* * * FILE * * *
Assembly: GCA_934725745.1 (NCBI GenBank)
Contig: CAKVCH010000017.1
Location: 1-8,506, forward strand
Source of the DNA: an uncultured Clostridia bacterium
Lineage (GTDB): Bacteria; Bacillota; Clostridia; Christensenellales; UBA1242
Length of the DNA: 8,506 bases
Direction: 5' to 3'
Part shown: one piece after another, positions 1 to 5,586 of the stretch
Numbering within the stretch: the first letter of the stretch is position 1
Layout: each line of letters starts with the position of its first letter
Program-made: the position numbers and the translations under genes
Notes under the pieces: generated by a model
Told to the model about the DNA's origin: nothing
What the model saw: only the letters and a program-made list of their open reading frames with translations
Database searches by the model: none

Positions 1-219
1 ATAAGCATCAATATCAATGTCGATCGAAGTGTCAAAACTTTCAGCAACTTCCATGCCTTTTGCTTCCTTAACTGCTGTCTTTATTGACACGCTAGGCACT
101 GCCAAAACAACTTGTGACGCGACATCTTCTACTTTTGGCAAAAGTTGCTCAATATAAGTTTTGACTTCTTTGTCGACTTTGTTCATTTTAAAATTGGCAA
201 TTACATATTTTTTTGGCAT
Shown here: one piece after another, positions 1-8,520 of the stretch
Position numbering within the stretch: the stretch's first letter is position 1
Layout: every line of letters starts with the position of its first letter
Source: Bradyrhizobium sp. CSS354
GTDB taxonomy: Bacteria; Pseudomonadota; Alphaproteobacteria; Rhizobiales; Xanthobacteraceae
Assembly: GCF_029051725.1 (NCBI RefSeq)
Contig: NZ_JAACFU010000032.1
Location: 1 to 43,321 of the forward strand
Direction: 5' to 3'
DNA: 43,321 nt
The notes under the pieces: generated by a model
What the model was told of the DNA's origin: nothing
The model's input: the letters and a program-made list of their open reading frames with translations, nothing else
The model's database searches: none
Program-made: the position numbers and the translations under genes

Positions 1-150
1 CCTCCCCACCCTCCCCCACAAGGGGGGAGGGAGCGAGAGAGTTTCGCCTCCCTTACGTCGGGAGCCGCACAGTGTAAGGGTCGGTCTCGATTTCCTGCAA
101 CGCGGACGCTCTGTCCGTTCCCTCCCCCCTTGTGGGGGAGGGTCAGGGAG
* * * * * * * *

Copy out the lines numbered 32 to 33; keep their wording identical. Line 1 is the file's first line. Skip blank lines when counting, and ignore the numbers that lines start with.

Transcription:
The model's input: the letters and a program-made list of their open reading frames with translations, nothing else
The model's database searches: none